It was so good. We had Brittany Howard from the Alabama Shakes. We had the choreographer of Hamilton. We had Christian Bale and [Steve] Carell. ... It was amazing. It just tonewise and storywise did not work in that part of the film, and we tried and tried and tried. It almost worked. I've had a little pang recently, "Man, maybe I should have just left that in there," but the good news is, it will be out ... when the release of the movie happens and streaming and DVD and all that kind of stuff, and it really is tremendous.

Director Adam McKay (from left), actor Christian Bale, producer Kevin Messick and cinematographer Greig Fraser discuss a scene on the set of Vice. (Matt Kennedy/Annapurna Pictures)

On Cheney's heart issues

At one point he had ... basically a little jump-starter in his heart so when he would have a heart attack it would give his heart a kick to keep it alive and it had like a little computer in it. ...

I think he had five heart attacks, but if you count the transplant [in 2012], if you count the device they put in ... it's kind of hard to calculate, but during the 1970s when he was working in the Ford administration, the youngest chief of staff in history, he was smoking three packs of cigarettes a day and eating a dozen doughnuts every day, so clearly not treating his heart that well.

On McKay's own recent heart attack

We had just finished filming, I think we had wrapped for about a week, and ... I just realized I was not in the best shape. I put on weight during the movie. I was foolish enough to continue smoking ... and I didn't feel good. ...

I was working out with my trainer and in the middle of it my hands started tingling and my stomach felt queasy. Those aren't normally symptoms you think of with a heart attack. You usually think of pain in the chest, in the arm. So I told my trainer, "I'm fine. I'm fine. I'm just tired. This is just weird." And he left, and as soon as he left I remembered the heart attack scene we shot with Bale when [Cheney] was running for Congress in Wyoming in the late '70s and Bale asked me, "How do you want to do the heart attack? Do you want it to be a pain in the arm? The chest?" He goes, "I could also do the queasy stomach. That's really common." ...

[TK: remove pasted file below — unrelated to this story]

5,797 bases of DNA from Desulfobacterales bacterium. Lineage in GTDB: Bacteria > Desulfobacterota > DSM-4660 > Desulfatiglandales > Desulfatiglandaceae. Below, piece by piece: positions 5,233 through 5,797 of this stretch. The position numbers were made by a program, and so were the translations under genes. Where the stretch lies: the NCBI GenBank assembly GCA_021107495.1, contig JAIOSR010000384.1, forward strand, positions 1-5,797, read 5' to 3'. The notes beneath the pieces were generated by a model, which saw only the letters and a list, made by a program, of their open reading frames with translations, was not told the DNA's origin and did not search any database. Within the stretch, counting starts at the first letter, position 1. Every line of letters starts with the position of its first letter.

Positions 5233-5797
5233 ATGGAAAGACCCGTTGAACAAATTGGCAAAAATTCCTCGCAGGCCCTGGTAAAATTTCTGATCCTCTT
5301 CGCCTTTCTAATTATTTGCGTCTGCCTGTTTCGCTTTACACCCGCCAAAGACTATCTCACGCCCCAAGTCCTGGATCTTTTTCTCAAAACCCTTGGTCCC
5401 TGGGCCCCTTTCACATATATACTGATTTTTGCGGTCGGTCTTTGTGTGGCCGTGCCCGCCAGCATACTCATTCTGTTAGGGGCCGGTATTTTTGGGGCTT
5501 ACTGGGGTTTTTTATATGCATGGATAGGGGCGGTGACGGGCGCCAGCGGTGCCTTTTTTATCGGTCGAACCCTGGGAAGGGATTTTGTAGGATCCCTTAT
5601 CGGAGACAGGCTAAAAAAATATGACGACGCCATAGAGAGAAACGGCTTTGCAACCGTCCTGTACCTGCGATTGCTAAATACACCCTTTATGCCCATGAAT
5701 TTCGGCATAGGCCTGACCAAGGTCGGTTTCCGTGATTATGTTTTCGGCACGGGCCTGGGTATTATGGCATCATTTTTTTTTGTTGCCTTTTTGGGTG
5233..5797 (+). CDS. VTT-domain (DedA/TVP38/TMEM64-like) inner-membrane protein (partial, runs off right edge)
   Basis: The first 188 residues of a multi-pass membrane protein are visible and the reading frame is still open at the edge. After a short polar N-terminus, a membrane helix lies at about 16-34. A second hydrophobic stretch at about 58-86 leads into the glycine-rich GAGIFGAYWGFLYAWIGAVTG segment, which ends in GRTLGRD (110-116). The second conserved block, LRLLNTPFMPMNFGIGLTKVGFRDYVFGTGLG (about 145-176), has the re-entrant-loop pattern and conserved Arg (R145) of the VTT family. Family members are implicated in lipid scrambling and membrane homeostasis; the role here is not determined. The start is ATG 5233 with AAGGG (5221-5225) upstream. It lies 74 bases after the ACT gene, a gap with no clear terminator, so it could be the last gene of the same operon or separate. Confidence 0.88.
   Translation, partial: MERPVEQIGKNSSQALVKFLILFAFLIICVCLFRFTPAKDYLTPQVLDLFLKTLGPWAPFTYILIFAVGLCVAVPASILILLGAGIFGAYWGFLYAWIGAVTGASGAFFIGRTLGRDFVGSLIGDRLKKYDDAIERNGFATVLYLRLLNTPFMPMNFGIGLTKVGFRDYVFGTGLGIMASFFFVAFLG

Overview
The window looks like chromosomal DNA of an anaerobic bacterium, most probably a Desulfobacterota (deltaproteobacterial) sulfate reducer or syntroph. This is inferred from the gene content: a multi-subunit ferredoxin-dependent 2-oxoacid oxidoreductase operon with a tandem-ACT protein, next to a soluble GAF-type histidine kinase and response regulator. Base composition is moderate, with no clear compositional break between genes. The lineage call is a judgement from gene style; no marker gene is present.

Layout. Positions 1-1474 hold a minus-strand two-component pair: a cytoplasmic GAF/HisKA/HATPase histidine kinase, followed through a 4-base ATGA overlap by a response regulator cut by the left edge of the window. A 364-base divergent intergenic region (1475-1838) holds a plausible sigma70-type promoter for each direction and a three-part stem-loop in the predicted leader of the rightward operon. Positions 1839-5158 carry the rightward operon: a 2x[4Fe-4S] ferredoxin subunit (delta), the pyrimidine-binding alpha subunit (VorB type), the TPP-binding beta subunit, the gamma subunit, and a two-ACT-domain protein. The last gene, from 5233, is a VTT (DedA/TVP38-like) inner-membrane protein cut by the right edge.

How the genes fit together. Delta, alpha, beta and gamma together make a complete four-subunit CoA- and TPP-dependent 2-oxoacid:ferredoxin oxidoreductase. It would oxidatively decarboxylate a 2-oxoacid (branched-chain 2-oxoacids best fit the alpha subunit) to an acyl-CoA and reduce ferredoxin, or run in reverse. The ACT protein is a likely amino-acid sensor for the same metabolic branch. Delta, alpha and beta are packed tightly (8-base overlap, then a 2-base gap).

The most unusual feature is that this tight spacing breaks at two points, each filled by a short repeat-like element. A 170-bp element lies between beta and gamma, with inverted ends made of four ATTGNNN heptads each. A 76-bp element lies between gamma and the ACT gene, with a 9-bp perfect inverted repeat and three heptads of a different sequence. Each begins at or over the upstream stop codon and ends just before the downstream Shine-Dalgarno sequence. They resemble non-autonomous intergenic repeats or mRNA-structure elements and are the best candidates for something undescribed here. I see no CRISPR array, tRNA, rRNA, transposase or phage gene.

And so that moment just [flashed back] to me while I was sitting on the couch and I went, "Holy Lord!" and I ran upstairs ... and I just downed four baby aspirin and called 911. ... The doctor said, "Because you acted so quickly you have no damage to your heart." ... So I called Christian Bale a week later and I said, "Either you or Dick Cheney just saved my life."

On how that experience changed him

I definitely started talking to [Will] Ferrell about maybe we have to get back in the saddle again and do a big old comedy, because there's just no better way to spend your life than, like, laughing every single day.

Director Adam McKay

When I came out of the heart attack, I just had the biggest, dumbest smile on my face for like a week, where I could not stop joking around. I was so happy to be alive and what it does is it — for me, personally — just reaffirms what you care about and there's a lot of things I love in life, but one of the things I love in life is laughing — laughing really hard. ...

It did make me miss the comedy, I got to be honest. It did make me feel that like, maybe there's something to be said about if you can come up with a raucously funny movie that there's just something about that's just undeniable. So I definitely started talking to [Will] Ferrell about maybe we have to get back in the saddle again and do another big old comedy, because there's just no better way to spend your life than, like, laughing every single day.

Heidi Saman and Thea Chaloner produced and edited this interview for broadcast. Bridget Bentz, Molly Seavy-Nesper and Beth Novey adapted it for the Web.

Copyright NPR 2020.